On April 27, on the occasion of the Day of the Citizen and in the frameworks of the Engaged Citizenry for Responsible Governance projected implemented by Transparency International Anticorruption Center (TIAC) with support from US Agency for International Development (USAID), the Anti-Corruption School was launched.

Secretary of the Armenian National Security Council, Armen Grigoryan, Deputy Speaker of the National Assembly, Lena Nazaryan, USAID Mission Director, Deborah Grieser, TIAC Executive Director, Sona Ayvazyan, and TIAC Projects Coordinator, Tatevik Barseghyan delivered opening remarks to the event.

According to Armen Grigoryan, it would be impossible to promote intolerance towards corruption without citizens and thus, it is very important for citizens to actively participate in the process of the development of the state. Armen Grigoryan also delivered a lecture for the participants of the School on the topic of corruption & security.

Lena Nazaryan, Deputy Speaker of the Armenian Parliament, congratulated participants of the Anti-Corruption School on the Day of the Citizen as well as for being selected to attend the School. Highlighting the knowledge on corruption and anti-corruption mechanisms, Nazaryan noted, “We all need to be more informed because only knowledge will allow us to recognize crimes related to corruption and combat them head on. If we do not possess that knowledge, we will endanger both ourselves and others.”

Welcoming the first participants of the school, USAID Mission Director, Deborah Grieser said she hoped the Anti-Corruption School would equip the participants with tools that they would use to work with others who also wish to fight corruption in Armenia. “Armenia is in transition and this is mostly because of you, the role that young people have played. Your energy was truly a great source of inspiration for democracy,” she added. About twenty participants aged from 18 to 30 attended the Anti-Corruption School.

TIAC Executive Director, Sona Ayvazyan, in turn, spoke of changing objectives. “After the revolution, we understood that our goals were somewhat changing. The role of the citizen is now valued more than ever. We used to think that citizens needed to be informed, in control, participating, demanding. Now we think that on top of all those qualities, they also need to be wise and consistent. We very much hope that you possess all those features and that is why you have wanted to participate in these courses,” said Sona Ayvazyan.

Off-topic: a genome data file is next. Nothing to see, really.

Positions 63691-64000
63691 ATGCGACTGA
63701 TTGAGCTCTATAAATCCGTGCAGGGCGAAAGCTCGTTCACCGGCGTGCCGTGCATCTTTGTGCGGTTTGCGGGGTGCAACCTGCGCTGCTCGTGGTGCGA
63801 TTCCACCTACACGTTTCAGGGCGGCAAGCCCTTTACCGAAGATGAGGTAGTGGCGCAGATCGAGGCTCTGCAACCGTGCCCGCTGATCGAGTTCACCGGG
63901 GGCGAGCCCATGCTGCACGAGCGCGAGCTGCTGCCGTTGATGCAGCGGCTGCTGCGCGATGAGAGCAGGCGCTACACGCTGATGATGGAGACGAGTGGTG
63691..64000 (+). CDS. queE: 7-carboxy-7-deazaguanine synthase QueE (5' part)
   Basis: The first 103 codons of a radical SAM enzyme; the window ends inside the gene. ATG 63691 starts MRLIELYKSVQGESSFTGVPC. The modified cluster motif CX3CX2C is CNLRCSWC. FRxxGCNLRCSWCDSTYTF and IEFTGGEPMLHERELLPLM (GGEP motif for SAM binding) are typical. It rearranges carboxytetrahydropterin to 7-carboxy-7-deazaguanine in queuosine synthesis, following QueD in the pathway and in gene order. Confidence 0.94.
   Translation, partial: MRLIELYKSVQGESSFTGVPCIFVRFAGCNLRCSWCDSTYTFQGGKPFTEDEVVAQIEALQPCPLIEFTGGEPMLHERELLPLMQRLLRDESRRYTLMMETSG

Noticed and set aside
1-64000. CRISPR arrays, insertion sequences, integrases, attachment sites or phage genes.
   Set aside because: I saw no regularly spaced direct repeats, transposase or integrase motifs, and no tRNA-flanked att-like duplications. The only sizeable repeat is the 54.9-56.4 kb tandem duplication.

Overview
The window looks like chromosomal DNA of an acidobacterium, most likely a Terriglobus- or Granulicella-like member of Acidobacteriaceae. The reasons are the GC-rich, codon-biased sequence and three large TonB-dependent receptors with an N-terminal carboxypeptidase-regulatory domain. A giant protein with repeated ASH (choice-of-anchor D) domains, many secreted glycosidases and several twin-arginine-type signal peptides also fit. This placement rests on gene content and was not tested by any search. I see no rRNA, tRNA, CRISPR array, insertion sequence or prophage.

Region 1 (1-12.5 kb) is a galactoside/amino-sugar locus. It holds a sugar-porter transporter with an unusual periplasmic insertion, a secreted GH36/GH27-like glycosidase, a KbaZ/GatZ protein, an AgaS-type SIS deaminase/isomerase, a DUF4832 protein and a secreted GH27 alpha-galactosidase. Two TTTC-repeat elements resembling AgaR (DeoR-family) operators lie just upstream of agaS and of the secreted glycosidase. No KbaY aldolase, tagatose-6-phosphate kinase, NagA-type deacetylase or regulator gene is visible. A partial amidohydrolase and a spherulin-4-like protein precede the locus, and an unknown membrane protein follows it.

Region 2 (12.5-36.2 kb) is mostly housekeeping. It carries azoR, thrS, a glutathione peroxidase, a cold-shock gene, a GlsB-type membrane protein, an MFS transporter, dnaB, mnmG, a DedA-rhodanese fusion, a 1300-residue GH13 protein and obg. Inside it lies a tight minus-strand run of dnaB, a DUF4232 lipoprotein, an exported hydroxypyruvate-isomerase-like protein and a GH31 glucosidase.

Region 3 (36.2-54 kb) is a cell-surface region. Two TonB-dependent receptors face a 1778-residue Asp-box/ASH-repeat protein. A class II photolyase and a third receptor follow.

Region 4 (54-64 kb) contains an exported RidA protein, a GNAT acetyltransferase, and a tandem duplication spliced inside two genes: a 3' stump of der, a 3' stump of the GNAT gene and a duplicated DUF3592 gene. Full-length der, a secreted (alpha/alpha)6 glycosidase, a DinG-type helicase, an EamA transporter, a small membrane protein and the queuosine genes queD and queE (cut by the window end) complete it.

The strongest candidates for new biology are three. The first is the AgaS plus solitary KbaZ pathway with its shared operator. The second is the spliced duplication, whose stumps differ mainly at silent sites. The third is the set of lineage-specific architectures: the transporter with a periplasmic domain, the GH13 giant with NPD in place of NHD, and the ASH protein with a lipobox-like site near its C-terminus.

Coordinator of the Anti-Corruption School, Tatevik Barseghyan introduced the participants to general information on corruption, causes of corruption in various sectors and its consequences. “It is not a coincident that the School launches on the Day of the Citizen because citizens are the real drivers of the anti-corruption effort, the young people who are attending this School today,” Tatevik mentioned in her remarks.

An active discussion ensued the presentation of topics, while speakers also took questions from the participants.

The School will also hold a number of discussions and lectures with senior specialists and researchers from different sectors as well as civil society representatives and state officials. The entire course will be free of charge, with participants also having the chance to develop programs using the knowledge obtained along with their ideas on fighting corruption. The best programs will receive support from the Engaged Citizenry for Responsible Governance project. Participants who will have attended at least 80% of the sessions will be awarded certificates of completion.

Transparency International Anticorruption Center (TIAC), Journalists’ Club Asparez and Hetq Investigative Journalists NGO are partners of the Engaged Citizenry for Responsible Governance project implemented with support from USAID.

The launch of the Anti-Corruption School was also widely covered in the local media.